The search for the optical counterpart to gravitational wave (GW) 17081711 quickly allowed the discovery of the possible counterpart, named AT2017gfo (also known as SSS17a), in the outskirts of the elliptical galaxy NGC4993 at about 40 Mpc14. Spectroscopic observations showed that this source was highly unusual and probably associated with the GW event and a short gamma ray burst (GRB)16. Only a few possible detections of macronova emission have been reported in the literature and in all of these studies the temporal and spectral evolution of the afterglows of on-axis short GRBs was analysed17,18,19,20. GRB 170817 A is intrinsically the weakest short GRB detected so far, which may be a regular short GRB but viewed from an off-axis orientation. The off-axis scenario is also helpful in reconciling the probability of GW–GRB association for this event21,22. Therefore SSS17a offers a unique opportunity to study a macronova emission plausibly not polluted by the GRB emission. The combination of a likely off-axis jet and the potential ability of Laser Interferometer Gravitational-Wave Observatory/Virgo data to constrain the merger geometry and orientation gave great urgency to a polarimetric measurement of the symmetry and orientation of the optical emission region(s) post-merger. Measuring the degree of polarization of the electromagnetic emission provides unique constraints on the geometry of the system and the properties of any incipient magnetic fields23,24.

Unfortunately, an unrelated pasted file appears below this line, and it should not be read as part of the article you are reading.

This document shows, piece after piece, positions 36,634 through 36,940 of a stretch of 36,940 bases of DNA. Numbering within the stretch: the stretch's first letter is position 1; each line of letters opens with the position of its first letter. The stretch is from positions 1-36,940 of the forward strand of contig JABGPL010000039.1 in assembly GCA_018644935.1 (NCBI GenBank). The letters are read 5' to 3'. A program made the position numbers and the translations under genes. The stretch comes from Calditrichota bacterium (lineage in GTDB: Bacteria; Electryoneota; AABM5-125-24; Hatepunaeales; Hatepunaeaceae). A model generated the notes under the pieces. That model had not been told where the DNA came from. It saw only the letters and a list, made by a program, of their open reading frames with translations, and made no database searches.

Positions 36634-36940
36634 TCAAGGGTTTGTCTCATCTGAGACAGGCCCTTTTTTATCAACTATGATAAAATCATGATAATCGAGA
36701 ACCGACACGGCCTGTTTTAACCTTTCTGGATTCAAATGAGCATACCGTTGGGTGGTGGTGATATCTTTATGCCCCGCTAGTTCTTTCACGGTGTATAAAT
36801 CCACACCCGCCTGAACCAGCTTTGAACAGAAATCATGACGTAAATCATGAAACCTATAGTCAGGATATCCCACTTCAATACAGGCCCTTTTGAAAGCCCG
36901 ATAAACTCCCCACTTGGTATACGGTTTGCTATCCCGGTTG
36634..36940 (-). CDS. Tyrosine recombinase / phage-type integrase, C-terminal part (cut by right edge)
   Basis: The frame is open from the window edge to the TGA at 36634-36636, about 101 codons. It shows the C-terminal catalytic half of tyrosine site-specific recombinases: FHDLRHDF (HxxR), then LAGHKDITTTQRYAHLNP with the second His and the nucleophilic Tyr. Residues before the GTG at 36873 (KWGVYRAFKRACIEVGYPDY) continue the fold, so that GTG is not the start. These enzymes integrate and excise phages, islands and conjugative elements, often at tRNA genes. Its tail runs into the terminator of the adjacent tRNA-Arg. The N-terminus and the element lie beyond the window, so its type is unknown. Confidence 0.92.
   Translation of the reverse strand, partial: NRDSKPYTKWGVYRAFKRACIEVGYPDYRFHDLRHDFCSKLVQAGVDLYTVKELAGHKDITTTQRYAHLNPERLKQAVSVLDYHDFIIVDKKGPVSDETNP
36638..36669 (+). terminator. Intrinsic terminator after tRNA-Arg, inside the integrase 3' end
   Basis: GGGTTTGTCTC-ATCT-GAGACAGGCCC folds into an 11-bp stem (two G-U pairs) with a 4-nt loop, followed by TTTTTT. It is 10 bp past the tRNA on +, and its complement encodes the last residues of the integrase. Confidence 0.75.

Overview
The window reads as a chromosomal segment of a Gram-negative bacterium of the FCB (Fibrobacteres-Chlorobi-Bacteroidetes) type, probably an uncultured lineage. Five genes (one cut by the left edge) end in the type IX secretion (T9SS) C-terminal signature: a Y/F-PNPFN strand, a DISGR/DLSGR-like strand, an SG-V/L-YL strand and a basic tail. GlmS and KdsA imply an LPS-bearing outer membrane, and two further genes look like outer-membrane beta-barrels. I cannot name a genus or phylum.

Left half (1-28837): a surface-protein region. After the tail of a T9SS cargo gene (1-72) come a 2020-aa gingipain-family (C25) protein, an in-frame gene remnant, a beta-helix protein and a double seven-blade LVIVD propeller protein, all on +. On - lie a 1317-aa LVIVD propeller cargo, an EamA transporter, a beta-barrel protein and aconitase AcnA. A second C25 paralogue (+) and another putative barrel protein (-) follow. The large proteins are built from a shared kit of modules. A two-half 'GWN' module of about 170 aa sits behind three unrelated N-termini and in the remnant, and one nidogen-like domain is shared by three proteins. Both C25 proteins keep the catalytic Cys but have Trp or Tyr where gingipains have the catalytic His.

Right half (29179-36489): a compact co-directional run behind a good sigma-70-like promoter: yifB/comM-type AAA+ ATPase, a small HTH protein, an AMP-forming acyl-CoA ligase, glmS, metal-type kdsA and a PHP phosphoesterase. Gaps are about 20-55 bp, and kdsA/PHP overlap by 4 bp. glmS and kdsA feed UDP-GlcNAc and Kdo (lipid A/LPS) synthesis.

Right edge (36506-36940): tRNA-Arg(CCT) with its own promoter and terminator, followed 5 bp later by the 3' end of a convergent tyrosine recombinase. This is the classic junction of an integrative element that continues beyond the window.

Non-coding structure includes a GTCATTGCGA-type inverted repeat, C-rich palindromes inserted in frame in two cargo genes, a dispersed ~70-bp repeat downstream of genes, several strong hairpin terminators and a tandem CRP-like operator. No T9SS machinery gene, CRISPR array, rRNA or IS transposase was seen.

Our linear polarimetry campaign consisted of a set of five observations carried out with the European Southern Observatory Very Large Telescope equipped with the FOcal Reducer and low dispersion Spectrograph (FORS2; http://www.eso.org/sci/facilities/paranal/instruments/fors.html) starting on 18 August 2017 and spanning almost ten days. After that, the transient was too faint for a reliable polarimetric analysis. Details of the observing setup, data reduction and analysis are reported in the Methods. The derived degree of linear polarization, position angle and optical brightness after instrumental corrections had been applied are given in Table 1. A complete observation log, including the dates of the observations, exposure times, filters and seeings, is reported in Table 2. The Stokes parameters for optical transient and nearby field stars for the first four epochs are shown in Fig. 1. Over the duration of our campaign, the transient showed a degree of linear polarization and a position angle fully consistent with that shown by stars in the field whose polarization is induced by dust in our Galaxy. This implies that the macronova emission is essentially unpolarized at a level driven by the photometric uncertainties and the spread of polarization shown by field stars (that is, 0.4–0.5%).